Where can I find the best online casinos that accept players from Spain?

If you’re interested in playing at the top online casinos and betting at sites licensed by the Comisión nacional del Juego then you’re in the right place – and here on this page you’ll be able to find a list of the best online casinos that hold a license from the Comisión nacional del Juego. All of the online casinos shown here on this page have passed a rigorous number of checks by our team online gambling online gambling experts, and the sites have proven themselves to be legit.

At the top of this page you’ll not only be able to browse through a list of the different sites but you’ll also be able to view a breakdown of the different bonuses and promotions on offer at each online casino. If you see one that you like the look of and want to claim, simply press the ‘play now’ button to be taken directly to the casino’s sign-up page.

Are gambling debts enforceable in Spain?

Yes, Spain is one of the few European countries that has decided to make gambling debts enforceable and this means that if you do find yourself getting into debt as a result of playing at an online betting site that’s licensed in Spain then the owner of the business can legally come after you in the courts.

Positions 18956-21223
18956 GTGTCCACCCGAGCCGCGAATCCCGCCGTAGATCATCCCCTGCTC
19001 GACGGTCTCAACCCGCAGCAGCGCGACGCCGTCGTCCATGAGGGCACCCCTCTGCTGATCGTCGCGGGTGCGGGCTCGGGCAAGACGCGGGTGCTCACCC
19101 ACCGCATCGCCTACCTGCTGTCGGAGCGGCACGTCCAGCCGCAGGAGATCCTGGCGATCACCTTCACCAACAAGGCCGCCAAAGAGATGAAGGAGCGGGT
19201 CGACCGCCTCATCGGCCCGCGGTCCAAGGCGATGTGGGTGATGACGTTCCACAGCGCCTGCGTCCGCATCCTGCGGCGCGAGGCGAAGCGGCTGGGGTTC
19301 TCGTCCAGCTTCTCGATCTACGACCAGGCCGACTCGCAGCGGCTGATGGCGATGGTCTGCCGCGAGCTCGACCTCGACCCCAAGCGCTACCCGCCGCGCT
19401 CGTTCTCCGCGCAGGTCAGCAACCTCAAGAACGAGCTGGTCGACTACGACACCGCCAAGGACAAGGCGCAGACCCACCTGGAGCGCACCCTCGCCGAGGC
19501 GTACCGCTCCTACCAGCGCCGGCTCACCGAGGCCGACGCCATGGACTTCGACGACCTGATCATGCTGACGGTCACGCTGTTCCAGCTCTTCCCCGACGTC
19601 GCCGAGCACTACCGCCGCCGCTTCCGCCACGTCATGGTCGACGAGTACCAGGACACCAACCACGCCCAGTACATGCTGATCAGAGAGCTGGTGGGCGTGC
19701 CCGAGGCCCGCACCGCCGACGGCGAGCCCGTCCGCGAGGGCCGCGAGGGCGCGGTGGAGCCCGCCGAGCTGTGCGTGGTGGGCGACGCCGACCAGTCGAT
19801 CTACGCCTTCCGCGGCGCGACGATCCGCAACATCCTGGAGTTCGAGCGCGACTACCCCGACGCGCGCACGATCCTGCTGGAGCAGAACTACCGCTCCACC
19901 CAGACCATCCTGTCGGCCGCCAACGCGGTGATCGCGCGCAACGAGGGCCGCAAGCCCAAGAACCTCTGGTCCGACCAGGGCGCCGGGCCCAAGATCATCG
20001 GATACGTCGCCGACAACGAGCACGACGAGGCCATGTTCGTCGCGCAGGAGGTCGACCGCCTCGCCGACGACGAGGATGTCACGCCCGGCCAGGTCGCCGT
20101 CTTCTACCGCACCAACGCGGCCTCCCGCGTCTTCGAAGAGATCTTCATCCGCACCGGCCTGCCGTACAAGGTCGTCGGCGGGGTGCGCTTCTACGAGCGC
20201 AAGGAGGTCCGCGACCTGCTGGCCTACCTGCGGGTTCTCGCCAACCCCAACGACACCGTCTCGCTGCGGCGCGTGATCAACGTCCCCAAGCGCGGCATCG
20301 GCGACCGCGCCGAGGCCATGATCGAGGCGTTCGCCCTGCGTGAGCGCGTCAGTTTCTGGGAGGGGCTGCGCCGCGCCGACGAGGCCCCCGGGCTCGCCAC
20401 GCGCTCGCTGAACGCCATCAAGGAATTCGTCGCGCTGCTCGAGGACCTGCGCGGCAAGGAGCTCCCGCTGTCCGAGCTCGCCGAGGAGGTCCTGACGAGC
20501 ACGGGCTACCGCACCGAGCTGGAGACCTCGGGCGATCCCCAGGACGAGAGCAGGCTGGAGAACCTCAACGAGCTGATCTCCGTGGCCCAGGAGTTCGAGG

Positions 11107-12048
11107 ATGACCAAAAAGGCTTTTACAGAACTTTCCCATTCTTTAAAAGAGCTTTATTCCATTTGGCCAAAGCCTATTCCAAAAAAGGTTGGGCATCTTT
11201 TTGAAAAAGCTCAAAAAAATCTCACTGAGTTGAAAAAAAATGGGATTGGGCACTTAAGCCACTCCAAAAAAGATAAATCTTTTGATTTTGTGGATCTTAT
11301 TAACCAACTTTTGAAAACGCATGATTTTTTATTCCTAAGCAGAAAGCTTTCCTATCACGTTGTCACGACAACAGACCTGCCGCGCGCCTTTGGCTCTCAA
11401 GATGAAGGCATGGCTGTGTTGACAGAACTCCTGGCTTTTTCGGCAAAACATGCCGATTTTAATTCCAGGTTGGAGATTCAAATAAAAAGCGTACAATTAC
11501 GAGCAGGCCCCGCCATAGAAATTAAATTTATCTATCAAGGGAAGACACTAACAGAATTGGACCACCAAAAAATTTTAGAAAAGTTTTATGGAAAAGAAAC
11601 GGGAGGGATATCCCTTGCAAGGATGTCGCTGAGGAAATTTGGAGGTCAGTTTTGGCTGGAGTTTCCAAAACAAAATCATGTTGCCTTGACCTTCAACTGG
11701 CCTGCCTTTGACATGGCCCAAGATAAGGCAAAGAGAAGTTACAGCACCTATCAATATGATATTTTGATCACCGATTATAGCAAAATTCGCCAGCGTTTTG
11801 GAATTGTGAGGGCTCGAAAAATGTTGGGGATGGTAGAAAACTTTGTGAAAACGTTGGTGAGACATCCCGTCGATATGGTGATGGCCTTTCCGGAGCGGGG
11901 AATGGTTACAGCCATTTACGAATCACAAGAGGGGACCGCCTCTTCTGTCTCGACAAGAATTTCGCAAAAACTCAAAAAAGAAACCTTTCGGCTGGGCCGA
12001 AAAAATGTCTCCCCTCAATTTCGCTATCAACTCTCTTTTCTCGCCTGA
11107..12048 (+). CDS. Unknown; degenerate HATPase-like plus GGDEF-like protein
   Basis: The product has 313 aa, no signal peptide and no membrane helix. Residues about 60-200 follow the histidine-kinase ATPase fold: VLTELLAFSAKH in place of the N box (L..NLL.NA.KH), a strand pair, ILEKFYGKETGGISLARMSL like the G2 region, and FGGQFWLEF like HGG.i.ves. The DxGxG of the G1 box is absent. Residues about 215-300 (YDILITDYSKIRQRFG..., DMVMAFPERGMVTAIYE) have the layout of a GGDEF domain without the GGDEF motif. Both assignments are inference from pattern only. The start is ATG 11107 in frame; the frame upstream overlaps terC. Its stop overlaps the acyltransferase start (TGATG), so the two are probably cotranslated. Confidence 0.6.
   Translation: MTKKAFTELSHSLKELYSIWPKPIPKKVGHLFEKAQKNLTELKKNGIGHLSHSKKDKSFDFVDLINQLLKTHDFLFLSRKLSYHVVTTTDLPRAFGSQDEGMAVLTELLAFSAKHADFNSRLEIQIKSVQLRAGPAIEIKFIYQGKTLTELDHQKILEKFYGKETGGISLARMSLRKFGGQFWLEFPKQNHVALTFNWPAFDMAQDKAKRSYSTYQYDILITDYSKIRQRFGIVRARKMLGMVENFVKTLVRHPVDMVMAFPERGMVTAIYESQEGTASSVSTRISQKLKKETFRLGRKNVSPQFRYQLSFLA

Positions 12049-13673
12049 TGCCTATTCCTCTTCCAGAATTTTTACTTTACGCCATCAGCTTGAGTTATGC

While it’s unlikely that this will ever happen to you it’s something that you should be aware of, especially if you’re planning on playing at land-based casinos in Spain.

Can I play electronic bingo in Spain?

Yes, electronic bingo or online bingo is allowed in Spain provided that the company in question holds a valid license or permit to run such games. When online gambling operators apply for a license in Spain they need to choose which license they would like to apply for; if they want to offer online bingo then they’ll need to apply specifically for a bingo license and without this they will be unable to offer any bingo games.

Many of the online casinos we feature here on this page which are licensed by the Comisión nacional del Juego hold multiple online gambling licenses and this means that they’re able to offer multiple different services. However, you should always double check before joining a site to make sure that they do offer the online gambling activities you want as this can save a fair amount of time and hassle later down the line.